American Sniper (2014)

I didn’t expect to be as moved as I was. I didn’t know the history of the main character, Chris Kyle, so I didn’t know how his story ended, so I was as surprised as I would have been with any other movie. It lingered with me longer than I expected.

What we’re seeing is not just one character here but a model of manhood in America. The guy can shoot, he can ride rodeo, he can fight, he can survive Navy Seal training, he holds back a woman’s hair when she pukes, he serves on the ground with Marines where he thinks he might be more useful, he uses m’am and sir, he’s a model of manhood. As an American guy I felt it – he’s what you do.

Some stuff played out how I expected, for example, you see a scene start and the way it’s played, who says what, you know who’s getting killed. Other stuff didn’t. I was pretty shocked by a traumatic scene involving a family. Kids are used a lot in this. Kids in danger, kids being coerced for good or ill, kids as a reason to do good or to be responsible. That can be a cheap shot, it’s a reliable source of emotion. But, one scene in the middle that is set up perfectly near the beginning has such high stakes I found myself literally talking to the screen (“don’t go in there”, more or less).
In some of it I knew I was being coerced. I was aware. I went along with it.

Bradley Cooper, who looks an awful lot like the guy as he’s shown in the pictures at the end, pulls off the humble/amazing/leader/gentlemen/troubled guy thing really well.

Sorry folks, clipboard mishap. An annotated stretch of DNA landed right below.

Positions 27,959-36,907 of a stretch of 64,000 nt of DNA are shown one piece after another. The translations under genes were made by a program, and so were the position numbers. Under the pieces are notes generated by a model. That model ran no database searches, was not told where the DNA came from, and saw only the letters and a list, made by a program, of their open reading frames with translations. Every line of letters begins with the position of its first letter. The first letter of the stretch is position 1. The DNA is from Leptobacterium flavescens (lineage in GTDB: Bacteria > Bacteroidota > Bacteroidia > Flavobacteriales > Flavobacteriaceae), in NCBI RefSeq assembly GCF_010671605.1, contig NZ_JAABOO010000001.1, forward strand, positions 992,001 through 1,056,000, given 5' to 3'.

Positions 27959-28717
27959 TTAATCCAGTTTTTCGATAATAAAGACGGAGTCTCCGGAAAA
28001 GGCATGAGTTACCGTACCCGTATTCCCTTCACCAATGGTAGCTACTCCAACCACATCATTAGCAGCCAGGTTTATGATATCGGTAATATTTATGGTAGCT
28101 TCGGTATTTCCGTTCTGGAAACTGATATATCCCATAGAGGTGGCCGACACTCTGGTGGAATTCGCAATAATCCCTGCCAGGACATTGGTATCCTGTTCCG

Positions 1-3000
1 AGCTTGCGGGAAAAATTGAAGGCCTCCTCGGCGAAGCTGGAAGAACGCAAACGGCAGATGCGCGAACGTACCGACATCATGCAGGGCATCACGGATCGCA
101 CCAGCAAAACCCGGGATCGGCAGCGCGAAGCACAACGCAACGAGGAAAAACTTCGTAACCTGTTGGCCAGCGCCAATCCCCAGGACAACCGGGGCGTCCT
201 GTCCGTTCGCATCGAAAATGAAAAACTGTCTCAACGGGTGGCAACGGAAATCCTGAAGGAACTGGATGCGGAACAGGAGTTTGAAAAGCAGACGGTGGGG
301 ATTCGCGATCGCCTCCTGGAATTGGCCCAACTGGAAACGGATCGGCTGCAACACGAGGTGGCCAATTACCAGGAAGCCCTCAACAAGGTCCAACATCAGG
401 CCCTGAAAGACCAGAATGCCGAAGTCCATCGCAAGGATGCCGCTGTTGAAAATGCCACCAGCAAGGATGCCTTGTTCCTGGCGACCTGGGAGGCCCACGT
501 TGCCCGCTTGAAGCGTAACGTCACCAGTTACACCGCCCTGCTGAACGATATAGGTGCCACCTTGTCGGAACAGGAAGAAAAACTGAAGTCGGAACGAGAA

A couple of things it tries to straddle I don’t know if it totally nails. The PTSD is not played down, but it’s dealt with in a way that doesn’t diminish from his sense of duty. I got the sense that HE could make it in combat, though he could get really scarred, but that others couldn’t, it would be too much for them. Their weakness is alluded to, and there’s a practicality in that in terms of who you’d want in your squad, but in the end, everyone who fights ends up in trouble in their head. I plan on reading the book, I’m curious about how his brother turns out, because he’s a main character early on and then gradually used only to make points about Clark, so maybe he doesn’t do as well.

I did really feel like I got a sense of place. I felt like I knew their house. The domestic drama wasn’t as strong – Cooper, in his role as husband, is better at being stony and then saying something positive, but I read an article today about how this is pretty accurate for how some vets and their wives feel in conversations with vets.

I don’t know about the racist thing. It makes some specific points about good/bad within the Bad Guys (“savages”) and puts a couple of Iraqi people at risk to show their bravery, and it humanizes a critical ‘enemy’ character just long enough, but overall it’s not about making a fair statement about the Iraqi people. It has to demonize them to a certain degree or we wouldn’t empathize – so yes, probably racist.

Again, though, I was inspired after the shock wore off. I’d be lying if I didn’t say I’ve been thinking about it for a while and about Kyle as a role model. That surprised me, I can be pretty cynical, but this hit the right buttons.